Your sports pages are abuzz with the somewhat exciting news that the Yankees traded for Detroit outfield Curtis Granderson yesterday. Both your tabloids run Granderson on the back cover, and spill an awful lot of ink inside, for a guy who hit .249 last year. (In fairness, he did hit 30 home runs and make the All-Star team.)
The Post says the Yankees hit the “winter jackpot,” but Joel Sherman wonders whether Granderson will be clutch enough. In the Daily News, Bill Madden says the Yankees aren’t actually any better just for having gotten Granderson.
That’s because Granderson is the very antithesis of what the Yankees have stood for, going all the way back to the early ’90s when Gene Michael began loading up on players who would take a walk, go deep into counts and put the ball in play.
Meanwhile, John Harper worries that the Granderson deal might push Toronto ace Roy Halladay into the arms of the Red Sox. The Post is less concerned, and runs a story about how the Yankees are still in the hunt for Halladay.
The Post also checks in on Rex Ryan, in order to understand the secret to the coach’s “Rex-cess”. Ryan’s team is only 6-6, but Mark Cannizzaro isn’t so much concerned with that, preferring to focus instead on the Jets’ defense, which was first in the league until last night.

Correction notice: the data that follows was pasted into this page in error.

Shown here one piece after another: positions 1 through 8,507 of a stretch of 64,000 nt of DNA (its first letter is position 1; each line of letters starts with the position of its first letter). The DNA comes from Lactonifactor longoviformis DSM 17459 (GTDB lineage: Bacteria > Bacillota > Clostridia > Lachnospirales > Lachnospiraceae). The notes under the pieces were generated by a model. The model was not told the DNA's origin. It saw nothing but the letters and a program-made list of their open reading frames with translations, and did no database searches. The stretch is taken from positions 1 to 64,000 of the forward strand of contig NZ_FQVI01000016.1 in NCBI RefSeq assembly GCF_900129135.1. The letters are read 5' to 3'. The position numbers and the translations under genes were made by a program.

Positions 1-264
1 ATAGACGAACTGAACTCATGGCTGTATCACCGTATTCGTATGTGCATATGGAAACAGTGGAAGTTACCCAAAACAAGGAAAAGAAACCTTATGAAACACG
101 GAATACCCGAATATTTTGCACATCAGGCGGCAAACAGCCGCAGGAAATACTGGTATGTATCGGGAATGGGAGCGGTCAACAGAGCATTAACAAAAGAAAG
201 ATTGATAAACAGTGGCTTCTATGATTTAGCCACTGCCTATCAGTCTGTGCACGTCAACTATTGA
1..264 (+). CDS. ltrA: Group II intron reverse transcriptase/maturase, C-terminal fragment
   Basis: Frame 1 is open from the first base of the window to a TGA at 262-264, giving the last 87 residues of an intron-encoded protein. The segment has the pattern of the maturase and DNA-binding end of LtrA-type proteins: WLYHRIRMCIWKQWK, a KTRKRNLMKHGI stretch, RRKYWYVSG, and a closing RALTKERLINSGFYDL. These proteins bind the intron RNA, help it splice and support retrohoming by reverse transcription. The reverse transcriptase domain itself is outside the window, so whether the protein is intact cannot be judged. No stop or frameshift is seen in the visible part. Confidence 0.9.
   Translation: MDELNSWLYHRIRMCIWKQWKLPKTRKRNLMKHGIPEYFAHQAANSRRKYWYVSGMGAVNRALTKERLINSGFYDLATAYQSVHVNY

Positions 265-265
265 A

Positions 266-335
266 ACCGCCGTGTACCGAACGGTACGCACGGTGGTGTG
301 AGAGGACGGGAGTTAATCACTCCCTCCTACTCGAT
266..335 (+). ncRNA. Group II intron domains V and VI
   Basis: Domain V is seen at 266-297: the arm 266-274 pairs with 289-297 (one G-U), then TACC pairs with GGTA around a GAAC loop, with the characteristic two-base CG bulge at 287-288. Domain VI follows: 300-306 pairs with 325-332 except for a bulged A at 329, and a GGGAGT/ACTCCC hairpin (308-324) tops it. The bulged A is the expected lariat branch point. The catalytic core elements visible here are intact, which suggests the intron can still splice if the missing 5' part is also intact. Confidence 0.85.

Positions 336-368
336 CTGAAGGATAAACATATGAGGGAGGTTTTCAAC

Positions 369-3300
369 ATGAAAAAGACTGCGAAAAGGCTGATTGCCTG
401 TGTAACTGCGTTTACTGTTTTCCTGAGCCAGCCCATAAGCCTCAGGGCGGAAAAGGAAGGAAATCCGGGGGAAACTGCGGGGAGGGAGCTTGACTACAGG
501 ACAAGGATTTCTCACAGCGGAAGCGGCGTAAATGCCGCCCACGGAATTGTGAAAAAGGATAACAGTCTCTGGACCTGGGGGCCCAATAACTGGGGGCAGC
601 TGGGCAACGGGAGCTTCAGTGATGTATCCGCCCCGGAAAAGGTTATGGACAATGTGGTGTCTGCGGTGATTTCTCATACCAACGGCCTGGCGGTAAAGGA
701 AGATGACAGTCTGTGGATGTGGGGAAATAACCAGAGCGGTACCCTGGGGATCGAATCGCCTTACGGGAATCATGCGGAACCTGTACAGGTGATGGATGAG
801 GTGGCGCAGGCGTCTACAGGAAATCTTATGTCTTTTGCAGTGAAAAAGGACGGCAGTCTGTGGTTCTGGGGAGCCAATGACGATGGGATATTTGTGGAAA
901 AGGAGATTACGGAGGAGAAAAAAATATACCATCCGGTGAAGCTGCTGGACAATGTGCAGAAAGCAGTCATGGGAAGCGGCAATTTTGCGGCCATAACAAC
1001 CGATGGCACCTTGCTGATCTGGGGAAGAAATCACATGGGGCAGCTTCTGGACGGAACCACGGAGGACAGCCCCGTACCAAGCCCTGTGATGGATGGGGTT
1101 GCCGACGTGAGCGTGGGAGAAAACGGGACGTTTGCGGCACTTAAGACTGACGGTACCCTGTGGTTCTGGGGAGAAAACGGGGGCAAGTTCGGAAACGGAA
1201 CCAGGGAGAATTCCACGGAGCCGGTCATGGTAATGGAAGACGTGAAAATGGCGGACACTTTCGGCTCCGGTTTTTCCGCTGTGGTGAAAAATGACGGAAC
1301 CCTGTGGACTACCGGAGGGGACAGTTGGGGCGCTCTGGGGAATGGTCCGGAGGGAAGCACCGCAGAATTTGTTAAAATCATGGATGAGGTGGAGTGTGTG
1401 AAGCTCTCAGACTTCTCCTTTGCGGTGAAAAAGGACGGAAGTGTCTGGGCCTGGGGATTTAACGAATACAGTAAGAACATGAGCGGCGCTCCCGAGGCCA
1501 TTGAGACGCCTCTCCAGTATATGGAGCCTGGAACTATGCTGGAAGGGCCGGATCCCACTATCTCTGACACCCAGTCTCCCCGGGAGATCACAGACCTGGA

“Part of playing good defense is making in-game adjustments,” linebacker Larry Izzo said. “It’s pretty evident that Rex and his staff have a lot of experience and know how to decipher things quickly as far as what we need to do to adjust.”
Ryan, it should be noted, has made fewer in-game adjustments on offense, where Mark Sanchez has registered games with 3, 4 and 5 interceptions, respectively. Also, he derided the execrable Miami Dolphins for beating his team in their first meeting with a gimmicky offense. Then Ryan’s Jets lost to the Dolphins, and their gimmicky offense, again.